Updated on: November 21, 2016

ICD-10: 12-Months of Flawed Data

Original story posted on: July 13, 2015

Does it seem that the government comes out with major decisions that we in healthcare may not perceive as wise either on a Friday after 5 p.m. or, as in the recent compromise, over a holiday?

I can’t help but think of another Great Compromise, which took place on July 16, 1887, which provided a dual system of congressional representation. The Centers for Medicare & Medicaid Services (CMS) did indicate that, “a valid ICD-10 code will be required on all claims starting October 1, 2015.” At least the dual coding (as suggested by some members of Congress) has been averted thus far.


Last week the United States of America celebrated another Independence Day attributed to its tenacity of follow-through in achieving liberty and never compromising on principle.

Yet, on July 6, CMS caved in to the American Medical Association (AMA) and announced it will not deny claims for a period of 12 months under the Part B physician fee schedule based on ICD-10 wrongly coded claims (as long as a valid code from the right family is used), a decision supported by ICD-10 opponent the AMA. This policy will also be adopted by the Medicare Administrative Contractors (MACs), the Recovery Audit Contractors (RACs), the Zone Program Integrity Contractors (ZPICs), and the Supplemental Medical Review Contractor (SMRC).

The AMA and CMS said they have teamed up to make the transition easier for providers. Both CMS and the AMA plan to conduct a nationwide outreach effort to educate providers through webinars, on-site training, educational articles, and calls to help physicians and other providers get up to speed before the October 1 deadline.

Also available through the CMS website “Road to 10,” which contains a countdown clock and primers for clinical documentation, clinical scenarios, and other specialty-specific resources to help with implementation.

An AMA spokesperson said the change is “a culmination of a vigorous effort by medicine to ask the CMS for a transition period to avoid expected disruptions during this time of tremendous change in the healthcare landscape. This agreement with the CMS is in the best interest of patients and physicians, and in line with the policy set by the nation’s physicians.”  In the announcement the AMA conceded that the implementation deadline would not be changing, a step in the right direction.

CMS said it will also make sure ICD-10 errors don’t trigger penalties (quality reporting completed for program year 2015) for the Physician Quality Reporting System (PQRS), Value Based Modifier (VBM), or Meaningful Use (MU), which tied certain clinical outcomes and processes, like coding, to incentives or penalties.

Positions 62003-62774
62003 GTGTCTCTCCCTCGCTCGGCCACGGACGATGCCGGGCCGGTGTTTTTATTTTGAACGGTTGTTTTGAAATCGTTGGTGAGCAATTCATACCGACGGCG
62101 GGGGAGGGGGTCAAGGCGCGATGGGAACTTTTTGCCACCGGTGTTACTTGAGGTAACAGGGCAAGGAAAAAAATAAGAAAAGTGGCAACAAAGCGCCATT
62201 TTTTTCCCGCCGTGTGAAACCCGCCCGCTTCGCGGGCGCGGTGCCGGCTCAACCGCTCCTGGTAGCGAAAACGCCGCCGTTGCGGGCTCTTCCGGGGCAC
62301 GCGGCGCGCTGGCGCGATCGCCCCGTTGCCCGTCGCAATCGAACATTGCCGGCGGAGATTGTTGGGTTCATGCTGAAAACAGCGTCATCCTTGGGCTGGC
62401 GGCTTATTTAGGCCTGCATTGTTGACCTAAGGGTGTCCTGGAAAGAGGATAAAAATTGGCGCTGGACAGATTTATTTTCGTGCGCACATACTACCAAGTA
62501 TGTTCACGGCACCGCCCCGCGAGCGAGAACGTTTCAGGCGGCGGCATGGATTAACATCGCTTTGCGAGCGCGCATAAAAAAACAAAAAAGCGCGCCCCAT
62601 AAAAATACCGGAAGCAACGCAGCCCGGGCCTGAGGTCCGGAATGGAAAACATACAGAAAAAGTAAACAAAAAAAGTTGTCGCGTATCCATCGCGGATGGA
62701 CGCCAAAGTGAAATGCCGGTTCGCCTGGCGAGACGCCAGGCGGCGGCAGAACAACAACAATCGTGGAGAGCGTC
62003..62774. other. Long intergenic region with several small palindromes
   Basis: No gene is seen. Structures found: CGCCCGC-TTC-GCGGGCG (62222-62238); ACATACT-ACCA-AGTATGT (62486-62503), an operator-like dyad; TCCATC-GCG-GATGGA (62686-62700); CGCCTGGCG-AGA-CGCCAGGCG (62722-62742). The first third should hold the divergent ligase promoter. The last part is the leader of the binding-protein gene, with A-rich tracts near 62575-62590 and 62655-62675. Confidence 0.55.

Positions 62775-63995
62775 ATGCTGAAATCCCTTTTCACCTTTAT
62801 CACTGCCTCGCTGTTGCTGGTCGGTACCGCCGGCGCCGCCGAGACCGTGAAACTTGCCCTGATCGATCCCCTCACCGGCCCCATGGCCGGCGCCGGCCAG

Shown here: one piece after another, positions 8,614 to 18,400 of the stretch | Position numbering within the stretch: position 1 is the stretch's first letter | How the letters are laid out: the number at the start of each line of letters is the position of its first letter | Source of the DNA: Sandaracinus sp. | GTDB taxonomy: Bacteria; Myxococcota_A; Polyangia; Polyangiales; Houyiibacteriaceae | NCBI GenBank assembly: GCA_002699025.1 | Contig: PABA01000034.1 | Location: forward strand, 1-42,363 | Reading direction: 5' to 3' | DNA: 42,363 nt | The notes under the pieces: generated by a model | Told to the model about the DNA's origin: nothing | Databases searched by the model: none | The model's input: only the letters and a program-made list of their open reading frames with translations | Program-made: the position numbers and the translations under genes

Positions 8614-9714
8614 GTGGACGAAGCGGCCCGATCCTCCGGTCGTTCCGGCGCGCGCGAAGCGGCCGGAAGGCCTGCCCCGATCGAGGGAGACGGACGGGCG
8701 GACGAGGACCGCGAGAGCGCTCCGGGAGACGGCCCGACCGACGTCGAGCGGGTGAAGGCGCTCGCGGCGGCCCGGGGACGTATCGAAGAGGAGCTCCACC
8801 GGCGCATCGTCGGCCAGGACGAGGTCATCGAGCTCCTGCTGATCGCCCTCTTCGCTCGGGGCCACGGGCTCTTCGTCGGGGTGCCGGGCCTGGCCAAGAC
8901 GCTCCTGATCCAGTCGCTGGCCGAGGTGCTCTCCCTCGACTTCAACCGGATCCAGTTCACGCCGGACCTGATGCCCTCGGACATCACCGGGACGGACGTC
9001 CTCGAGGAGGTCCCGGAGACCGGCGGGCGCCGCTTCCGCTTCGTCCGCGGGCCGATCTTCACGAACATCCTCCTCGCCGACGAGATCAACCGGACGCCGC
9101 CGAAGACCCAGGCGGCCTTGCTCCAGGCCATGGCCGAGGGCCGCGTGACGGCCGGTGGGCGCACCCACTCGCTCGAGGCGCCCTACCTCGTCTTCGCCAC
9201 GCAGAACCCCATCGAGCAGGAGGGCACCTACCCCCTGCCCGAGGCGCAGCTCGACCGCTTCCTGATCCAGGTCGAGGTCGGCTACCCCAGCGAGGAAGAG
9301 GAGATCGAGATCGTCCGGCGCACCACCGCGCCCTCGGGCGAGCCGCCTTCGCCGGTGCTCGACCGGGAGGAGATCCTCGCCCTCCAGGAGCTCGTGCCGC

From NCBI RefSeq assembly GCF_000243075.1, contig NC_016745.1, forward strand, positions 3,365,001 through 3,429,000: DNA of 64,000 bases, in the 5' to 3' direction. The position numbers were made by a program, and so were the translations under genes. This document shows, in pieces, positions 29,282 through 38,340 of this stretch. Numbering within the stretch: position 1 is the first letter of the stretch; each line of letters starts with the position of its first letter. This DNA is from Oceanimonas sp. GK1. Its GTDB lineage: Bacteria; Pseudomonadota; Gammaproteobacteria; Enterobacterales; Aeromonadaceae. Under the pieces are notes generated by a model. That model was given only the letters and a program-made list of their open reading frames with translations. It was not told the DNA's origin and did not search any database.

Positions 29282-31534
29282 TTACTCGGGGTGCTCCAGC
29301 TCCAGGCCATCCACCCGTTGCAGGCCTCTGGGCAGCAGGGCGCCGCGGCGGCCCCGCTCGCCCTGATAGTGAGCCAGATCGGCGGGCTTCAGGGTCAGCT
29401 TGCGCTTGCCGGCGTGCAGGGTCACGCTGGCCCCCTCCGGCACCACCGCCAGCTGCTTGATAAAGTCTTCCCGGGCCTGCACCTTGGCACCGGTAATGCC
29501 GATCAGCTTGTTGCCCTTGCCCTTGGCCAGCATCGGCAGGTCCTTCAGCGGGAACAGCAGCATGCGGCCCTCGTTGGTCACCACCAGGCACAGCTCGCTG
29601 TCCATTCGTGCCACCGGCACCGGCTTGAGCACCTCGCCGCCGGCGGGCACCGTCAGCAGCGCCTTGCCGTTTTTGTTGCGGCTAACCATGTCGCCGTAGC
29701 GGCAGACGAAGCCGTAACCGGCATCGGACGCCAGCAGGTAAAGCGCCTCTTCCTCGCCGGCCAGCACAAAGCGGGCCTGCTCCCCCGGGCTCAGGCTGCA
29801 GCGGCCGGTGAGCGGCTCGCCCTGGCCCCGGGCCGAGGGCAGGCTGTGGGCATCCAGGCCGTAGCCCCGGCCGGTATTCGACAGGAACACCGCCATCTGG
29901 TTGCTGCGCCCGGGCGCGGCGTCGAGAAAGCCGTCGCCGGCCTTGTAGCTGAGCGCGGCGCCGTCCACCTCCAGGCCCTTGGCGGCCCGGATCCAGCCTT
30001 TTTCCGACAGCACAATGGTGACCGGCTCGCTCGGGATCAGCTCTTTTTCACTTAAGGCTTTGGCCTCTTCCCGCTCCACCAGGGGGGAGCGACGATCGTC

If the change causes issues for CMS that slows down payment, the federal agency will offer advanced payments to providers. Facilities would receive an advanced partial payment that would have to be paid back. CMS also revealed the hiring of an ICD-10 ombudsman “to help receive and triage physician and provider issues. The Ombudsman will work closely with representatives in CMS’ regional offices to address physicians’ concerns. As we get closer to the October 1, 2015, compliance date, CMS will issue guidance about how to submit issues to the Ombudsman.”

I have been touting for the past three years the benefits of ICD-10, based on the following:

  • Better reflection of advances in medicine and technology
  • Better understanding and tracking of healthcare outcomes
  • Prevention and detecting of fraud and abuse
  • Measure the quality, safety, and efficacy of care
  • Lead effective resource utilization to ensure accurate payment
  • Improve clinical, financial, and administrative performance

On July 8, 2015, CMS released the first proposed update to the physician payment schedule since the repeal of the Sustainable Growth Rate formula (SGR) through the Medicare Access and CHIP Reauthorization Act of 2015 (MACRA).

The proposal includes a number of provisions focused on person-centered care, and continues the transformation of the Medicare program to a system based on quality and healthy outcomes.

So my question is, if CMS is allowing for flawed data to be collected for a 12-month period, how will any of the above be accurately measured?






Disclaimer: Every reasonable effort was made to ensure the accuracy of this information at the time it was published. However, due to the nature of industry changes over time we cannot guarantee its validity after the year it was published.
Denise M. Nash, MD, CCS, CIM

Denise Nash, MD has more than 20 years of experience in the healthcare industry. In her last position, she served as senior vice president of compliance and education for MiraMed Global Services, and as such she handled all compliance and education needs, including working with external clients. Dr. Nash has worked for the Centers for Medicare & Medicaid Services (CMS) in hospital auditing and has expertise in negotiation and implementation of risk contracting for managed care plans. Dr. Nash is a consultant on coding/compliance audits at physician practices and hospitals, and has worked for insurance plans conducting second- and third-level appeals. Her past experience also included consulting for the Office of the Inspector General of New Hampshire in its Fraud and Abuse Division. Dr. Nash is a member of both the RACmonitor and the ICD10monitor editorial boards.

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